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Carbapenem-resistant Enterobacteriaceae (CRE) information for providers

Learn about CRE and steps to take when treating CRE infections.

CRE, which stands for carbapenem-resistant Enterobacteriaceae, are a family of germs that are difficult to treat because they are highly resistant to antibiotics. Klebsiella species and Escherichia coli (E. coli) are examples of Enterobacteriaceae, a normal part of the human gut bacteria that can become carbapenem-resistant. The reason why CREs are resistant to carbapenems is because they produce carbapenemases such as KPC (Klebsiella pneumoniae carbapenemase), NDM (New Delhi Metallo-beta-lactamase), OXA-48 like (Oxacillinase) and IMP (Imipenemase Metallo-beta-lactamase). These are all enzymes that break down carbapenems and make them ineffective. KPC and NDM, as well as the enzyme VIM (Verona Integron-Mediated Metallo-β-lactamase) have also been reported in Pseudomonas.

Healthy people usually do not get CRE infections – they usually happen to patients in hospitals, nursing homes, and other healthcare settings. Patients whose care requires devices like ventilators (breathing machines), urinary (bladder) catheters, or intravenous (vein) catheters, and patients who are taking long courses of certain antibiotics are most at risk for CRE infections.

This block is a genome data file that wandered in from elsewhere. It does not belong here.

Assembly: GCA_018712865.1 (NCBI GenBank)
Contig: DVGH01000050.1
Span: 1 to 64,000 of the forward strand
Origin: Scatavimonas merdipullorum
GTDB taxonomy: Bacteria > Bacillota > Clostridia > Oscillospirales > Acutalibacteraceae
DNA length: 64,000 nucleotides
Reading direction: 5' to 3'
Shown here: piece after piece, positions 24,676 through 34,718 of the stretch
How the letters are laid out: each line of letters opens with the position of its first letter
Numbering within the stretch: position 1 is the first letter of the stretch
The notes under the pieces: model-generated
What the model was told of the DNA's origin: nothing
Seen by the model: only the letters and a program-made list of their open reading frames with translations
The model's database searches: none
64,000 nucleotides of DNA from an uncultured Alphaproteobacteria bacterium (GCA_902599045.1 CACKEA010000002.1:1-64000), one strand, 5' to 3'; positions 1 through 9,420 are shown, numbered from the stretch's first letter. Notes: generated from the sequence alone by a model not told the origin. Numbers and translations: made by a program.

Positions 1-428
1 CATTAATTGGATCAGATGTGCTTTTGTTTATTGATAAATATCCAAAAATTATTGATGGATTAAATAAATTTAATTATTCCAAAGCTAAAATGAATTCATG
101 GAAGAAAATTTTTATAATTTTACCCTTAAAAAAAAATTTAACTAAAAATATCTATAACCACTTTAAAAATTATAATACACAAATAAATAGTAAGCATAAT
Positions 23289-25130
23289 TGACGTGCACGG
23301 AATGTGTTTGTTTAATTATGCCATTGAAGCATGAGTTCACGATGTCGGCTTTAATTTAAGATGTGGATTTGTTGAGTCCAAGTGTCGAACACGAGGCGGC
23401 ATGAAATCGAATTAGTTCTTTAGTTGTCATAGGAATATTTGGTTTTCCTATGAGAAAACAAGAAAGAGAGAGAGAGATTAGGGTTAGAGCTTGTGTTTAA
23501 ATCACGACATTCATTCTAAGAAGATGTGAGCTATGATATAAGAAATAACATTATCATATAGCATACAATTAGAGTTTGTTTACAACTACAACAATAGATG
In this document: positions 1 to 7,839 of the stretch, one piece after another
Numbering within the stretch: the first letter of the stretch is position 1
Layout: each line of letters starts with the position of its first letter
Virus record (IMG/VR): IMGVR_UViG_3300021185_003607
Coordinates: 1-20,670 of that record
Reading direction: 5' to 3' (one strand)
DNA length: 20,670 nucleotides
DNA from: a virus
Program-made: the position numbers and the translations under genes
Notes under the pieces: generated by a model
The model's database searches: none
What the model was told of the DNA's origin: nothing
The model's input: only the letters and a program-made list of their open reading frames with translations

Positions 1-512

Some CRE bacteria have become resistant to most available antibiotics. Infections with these germs are very difficult to treat, and can be deadly—one report cites they can contribute to death in up to 50% of patients who become infected.

Clinicians play a critical role in slowing the spread of CRE. Rapidly identifying patients colonized or infected with these organisms and placing them in Contact Precautions when appropriate, using antibiotics wisely, and minimizing device use are all important parts of preventing CRE transmission.

Steps clinicians should take

  • Know if patients with CRE are hospitalized at your facility, and stay aware of CRE infection rates. Ask if a patient has received medical care somewhere else, including another country.
  • Place patients currently or previously colonized or infected with CRE on Contact Precautions. Whenever possible, dedicate rooms, equipment, and staff to CRE patients.
  • Wear a gown and gloves when caring for patients with CRE
  • Perform hand hygiene – use alcohol-based hand rub or wash hand with soap and water before and after contact with patient or their environment
  • Alert the receiving facility when you transfer a CRE patient, and find out when a patient with CRE transfers into your facility
  • Make sure labs immediately alert clinical and infection prevention staff when CRE are identified
  • Prescribe and use antibiotics wisely
  • Discontinue devices like urinary catheters as soon as no longer necessary

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